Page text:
By Christina VanGinkel
After you have scrapped a while, you might find yourself running out of ideas to scrap. Never, you might say. It does happen though, especially if you are a prolific scrapper. One day you find yourself nearing the bottom of the photos you had picked out to scrap, no holidays are approaching, no birthdays, Bar Mitzvahs, weddings, not even a new pet in the family. Do not sink into depression; you just have not thought it through enough. There are always ideas waiting to be scrapped, you just have to be resourceful when it comes to recognizing what some of them are. Surprisingly, you can often find some fantastic ideas to scrap from your everyday life. Things we often take for granted, are some of the very things that define us, that make us who we are. Try to capture some of these, the more mundane moments of your lives, and when some future generation sits down with our scrapbooks filled with memories, they will be better able to glimpse whom the real we were!
With that in mind, think of what makes you, you, what you like to do, what you do not like to do, people you meet in an ordinary day, etc. I have jotted down a few ideas also to get you stared. Happy Scrapping!
Walk outside your door with your camera and take a picture. Maybe of the walkway, or your mailbox, how about the street that runs in front of your house, or even your neighbor or their house, which you have lived next to for ten years but other than an occasional wave, you do not know because they are a homebody. Create a layout of what it is that you first notice each day when you go out. Journal with the pictures that you capture where you go each morning, to a job, to bring your kids to school, just to open the door and pick up the paper and close it again because you work from home.(That last one would be me!) When you consider just how much this simple part of the day helps define who we are, it can be quite surprising.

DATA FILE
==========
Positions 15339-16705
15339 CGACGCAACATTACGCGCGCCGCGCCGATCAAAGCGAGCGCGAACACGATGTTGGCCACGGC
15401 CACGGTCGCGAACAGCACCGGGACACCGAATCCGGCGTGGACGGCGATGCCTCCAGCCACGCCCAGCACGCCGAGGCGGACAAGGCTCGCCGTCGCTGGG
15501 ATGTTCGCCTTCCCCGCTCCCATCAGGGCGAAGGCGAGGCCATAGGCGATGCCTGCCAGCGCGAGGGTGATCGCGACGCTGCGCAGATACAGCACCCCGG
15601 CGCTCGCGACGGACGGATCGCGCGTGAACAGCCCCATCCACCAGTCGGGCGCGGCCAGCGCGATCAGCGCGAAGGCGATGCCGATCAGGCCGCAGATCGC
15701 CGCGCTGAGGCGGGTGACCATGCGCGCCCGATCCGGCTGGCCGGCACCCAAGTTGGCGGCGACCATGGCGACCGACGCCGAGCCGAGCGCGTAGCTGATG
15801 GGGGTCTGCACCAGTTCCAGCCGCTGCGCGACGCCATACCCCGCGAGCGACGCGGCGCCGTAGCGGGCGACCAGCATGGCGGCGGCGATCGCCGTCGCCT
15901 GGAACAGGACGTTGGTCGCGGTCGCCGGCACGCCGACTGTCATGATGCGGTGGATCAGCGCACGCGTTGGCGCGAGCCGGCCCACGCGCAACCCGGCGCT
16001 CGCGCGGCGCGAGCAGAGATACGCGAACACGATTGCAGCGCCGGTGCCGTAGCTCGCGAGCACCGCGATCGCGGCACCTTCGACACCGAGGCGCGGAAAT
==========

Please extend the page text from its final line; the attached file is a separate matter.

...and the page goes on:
If you or someone in your family eats the same thing every single day, such as a bowl of oatmeal or a half a bagel, with no variation, scrap it. Take a photo of the person and food and either create some typical journaling, or maybe do a question and answer with them, much the same, as you would find in an interview.
If you go to a gym each week, or belong to an exercise group, create a layout about why you joined and what you have accomplished so far, and what you hope to accomplish in the future.
If you are a gardener, scrap your garden in both the highlight of the season and the off-season. A garden is often a very personal reflection of the gardener, so combining the two into a scrapbook layout only makes sense.
Piles of laundry to be washed or folded, dishes to be washed, a lawn desperately in need of mowing, what is your least favorite household task to do? Catalogue it for posterity through an eye opening scrapbook layout.
Our elderly relatives have a lot to say about who we are, in the same way that someday our kids will be a reflection of us. If you would love to create a scrapbook about an elderly relative, but do not have many, if any, photographs, take some of items that in some way bring forth memories of that relative. My youngest son recalls his great grandmother as his Cookie Grandma, for the fact that when he was little, she always had a cookie for him when he came to visit. While we do have photos of her, I created a scrapbook layout for his book that I have been working on, focused around a photograph of a plate of cookies. The plate is the same one she always had on her counter, the same one she often used to stack cookies on fresh from the oven for company.
Life is what makes each scrapbook the very personal entity that each one becomes when completed. Capturing some of the most basic pieces of it is only fitting. Scrapbook something that makes each day a slice of life and you will never run out of ideas to scrap.